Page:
Key Club Unlocks Opportunities


Addy McConville (left), Kortney Toso (middle), and Laci Mcphee (right) pose together in front of newly cleaned Highway B.

“To build my home, school and community; to serve my nation and world; and combat all forces which tend to undermine these institutions.” The group repeats in unison with their right hand held up, parallel to their body. This pledge is not said while looking at a waving flag with 13 stripes and 50 stars, but rather at Key Club co-president, SHS senior Kortney Toso during the monthly Key Club meeting. Here, members and officers use the Key Club pledge to unite and motivate each other to make positive change in the community.
Toso, along with co-president, SHS senior Brooke Thrall and Advisor Beth Anderson have taken on organizing, planning, and leading Stoughton High School’s Key Club through the 2021-2022 school year. The club is the student-led version of Kiwanis Club, both service organizations that give members the chance to help those in the community and to build leadership skills along the way.
“[Key Club] has the values that I believe everyone should live their life by, and that’s helping others and being kind and volunteering and serving,” Anderson says.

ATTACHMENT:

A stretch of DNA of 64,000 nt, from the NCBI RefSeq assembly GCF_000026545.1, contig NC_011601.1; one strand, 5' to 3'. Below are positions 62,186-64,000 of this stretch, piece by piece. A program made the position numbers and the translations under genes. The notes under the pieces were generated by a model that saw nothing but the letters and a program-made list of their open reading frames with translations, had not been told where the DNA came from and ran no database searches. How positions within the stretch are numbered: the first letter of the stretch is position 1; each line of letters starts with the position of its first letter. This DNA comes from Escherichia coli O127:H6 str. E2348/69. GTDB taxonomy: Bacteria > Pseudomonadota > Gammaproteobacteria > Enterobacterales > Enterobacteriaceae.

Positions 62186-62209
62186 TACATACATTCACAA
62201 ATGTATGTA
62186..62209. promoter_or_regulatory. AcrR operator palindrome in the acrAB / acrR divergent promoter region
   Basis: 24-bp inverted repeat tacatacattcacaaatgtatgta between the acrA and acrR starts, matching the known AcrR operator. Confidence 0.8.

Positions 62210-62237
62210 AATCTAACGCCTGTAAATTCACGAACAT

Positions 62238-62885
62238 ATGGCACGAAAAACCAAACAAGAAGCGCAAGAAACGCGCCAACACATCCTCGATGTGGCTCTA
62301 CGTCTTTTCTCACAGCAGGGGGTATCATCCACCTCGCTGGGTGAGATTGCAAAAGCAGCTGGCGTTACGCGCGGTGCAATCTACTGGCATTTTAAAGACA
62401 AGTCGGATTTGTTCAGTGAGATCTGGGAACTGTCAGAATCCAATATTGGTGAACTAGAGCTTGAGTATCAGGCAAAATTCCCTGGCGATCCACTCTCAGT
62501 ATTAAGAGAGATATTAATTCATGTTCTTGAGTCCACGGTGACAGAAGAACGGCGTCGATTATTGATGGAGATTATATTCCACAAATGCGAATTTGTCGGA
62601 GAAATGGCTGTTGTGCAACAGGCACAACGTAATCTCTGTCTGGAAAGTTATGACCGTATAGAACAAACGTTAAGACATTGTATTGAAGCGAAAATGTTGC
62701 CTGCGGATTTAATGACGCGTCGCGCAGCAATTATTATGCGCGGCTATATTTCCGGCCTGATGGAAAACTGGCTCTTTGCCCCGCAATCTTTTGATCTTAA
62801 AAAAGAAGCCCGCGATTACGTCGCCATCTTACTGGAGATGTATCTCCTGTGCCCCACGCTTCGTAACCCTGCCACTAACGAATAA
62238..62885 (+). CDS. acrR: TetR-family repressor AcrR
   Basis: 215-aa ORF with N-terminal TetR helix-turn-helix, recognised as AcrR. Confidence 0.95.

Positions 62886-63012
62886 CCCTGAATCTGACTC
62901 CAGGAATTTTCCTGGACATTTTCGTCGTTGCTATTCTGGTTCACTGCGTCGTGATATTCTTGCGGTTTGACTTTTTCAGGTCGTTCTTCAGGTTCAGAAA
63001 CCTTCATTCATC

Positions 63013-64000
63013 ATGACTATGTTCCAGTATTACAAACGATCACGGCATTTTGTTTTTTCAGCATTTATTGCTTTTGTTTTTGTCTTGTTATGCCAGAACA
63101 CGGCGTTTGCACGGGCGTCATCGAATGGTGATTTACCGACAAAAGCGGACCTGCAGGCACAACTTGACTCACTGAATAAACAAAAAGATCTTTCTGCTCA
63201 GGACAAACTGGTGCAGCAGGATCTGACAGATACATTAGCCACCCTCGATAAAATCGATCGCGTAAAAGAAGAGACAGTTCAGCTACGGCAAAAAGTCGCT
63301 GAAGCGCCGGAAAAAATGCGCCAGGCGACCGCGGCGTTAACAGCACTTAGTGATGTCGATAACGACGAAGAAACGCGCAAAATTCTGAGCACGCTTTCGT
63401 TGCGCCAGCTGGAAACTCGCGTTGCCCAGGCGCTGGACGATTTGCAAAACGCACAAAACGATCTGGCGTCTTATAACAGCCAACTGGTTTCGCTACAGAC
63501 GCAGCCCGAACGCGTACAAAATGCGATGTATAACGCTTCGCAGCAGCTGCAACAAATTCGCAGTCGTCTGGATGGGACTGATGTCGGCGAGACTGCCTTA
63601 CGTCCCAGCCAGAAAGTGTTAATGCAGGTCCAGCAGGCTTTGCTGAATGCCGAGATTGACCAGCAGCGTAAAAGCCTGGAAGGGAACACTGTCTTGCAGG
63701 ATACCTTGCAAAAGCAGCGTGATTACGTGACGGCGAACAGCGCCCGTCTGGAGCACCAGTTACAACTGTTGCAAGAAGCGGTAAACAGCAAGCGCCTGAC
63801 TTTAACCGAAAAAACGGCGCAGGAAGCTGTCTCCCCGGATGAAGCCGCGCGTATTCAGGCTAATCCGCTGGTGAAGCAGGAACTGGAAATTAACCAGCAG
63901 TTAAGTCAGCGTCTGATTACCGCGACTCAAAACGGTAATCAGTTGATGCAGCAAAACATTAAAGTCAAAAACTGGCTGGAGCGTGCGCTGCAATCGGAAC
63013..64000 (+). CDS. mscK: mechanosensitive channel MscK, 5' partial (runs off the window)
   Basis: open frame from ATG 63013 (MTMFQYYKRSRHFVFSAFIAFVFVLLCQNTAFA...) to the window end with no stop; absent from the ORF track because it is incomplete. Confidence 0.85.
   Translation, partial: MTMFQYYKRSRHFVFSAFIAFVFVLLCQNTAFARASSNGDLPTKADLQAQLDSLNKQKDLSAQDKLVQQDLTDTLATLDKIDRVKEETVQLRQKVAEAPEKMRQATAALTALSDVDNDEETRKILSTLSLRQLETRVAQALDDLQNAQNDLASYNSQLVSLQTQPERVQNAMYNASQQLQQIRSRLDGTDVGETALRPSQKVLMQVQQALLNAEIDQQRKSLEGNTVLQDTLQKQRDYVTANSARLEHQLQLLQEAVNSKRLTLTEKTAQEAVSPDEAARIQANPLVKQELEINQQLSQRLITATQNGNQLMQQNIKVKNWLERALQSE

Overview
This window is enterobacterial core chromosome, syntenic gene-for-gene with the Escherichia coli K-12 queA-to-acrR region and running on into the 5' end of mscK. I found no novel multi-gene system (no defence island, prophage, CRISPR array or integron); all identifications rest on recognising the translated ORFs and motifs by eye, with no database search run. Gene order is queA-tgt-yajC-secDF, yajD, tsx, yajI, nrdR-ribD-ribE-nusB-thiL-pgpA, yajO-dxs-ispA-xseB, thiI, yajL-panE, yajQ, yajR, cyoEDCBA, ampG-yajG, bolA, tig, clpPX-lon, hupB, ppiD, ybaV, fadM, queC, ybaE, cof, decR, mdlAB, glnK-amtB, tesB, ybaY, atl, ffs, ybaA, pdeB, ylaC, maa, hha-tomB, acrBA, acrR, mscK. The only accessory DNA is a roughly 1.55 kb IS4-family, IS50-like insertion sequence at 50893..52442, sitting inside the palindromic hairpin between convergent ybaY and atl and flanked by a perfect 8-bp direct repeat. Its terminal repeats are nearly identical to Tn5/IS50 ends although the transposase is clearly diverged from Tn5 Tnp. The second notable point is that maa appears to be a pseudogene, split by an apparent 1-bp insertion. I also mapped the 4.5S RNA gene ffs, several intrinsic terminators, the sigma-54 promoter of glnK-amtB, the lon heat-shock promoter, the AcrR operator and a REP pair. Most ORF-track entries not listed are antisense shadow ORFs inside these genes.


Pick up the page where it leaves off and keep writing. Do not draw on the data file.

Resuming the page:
Already this year, Key Club has participated in several activities that help out the community, such as picking up trash along Highway B and taking part in a kite-flying event for kids at Sandhill Elementary School. Last year, the club put on kindness week where good deeds were done daily.
Toso has learned through participating in and leading these events that any good deed or time given to the club will teach members a lot because they are giving back.
“[Key Club] definitely made me better at helping people out and not expecting anything in return. I’m just giving as much as I can to help other people. It’s given me a lot of leadership skills, even as a member, because members can find volunteer opportunities and propose them to the officers,” Toso says.
Key Club unlocks many opportunities for its members, but it does cost $15 annually to officially be a part of the international organization. Although, Toso points out that paying this price is an investment for one’s future due to Key Club’s positive presence on pages from job resumes to college and national honor society applications.
No matter the decision a student makes about joining Key Club, Anderson will support them through it.
“It’s my hope and dream that every student finds something they’re passionate about. You don’t have to join Key Club […] ” Anderson says, “Just make the most of your high school career.”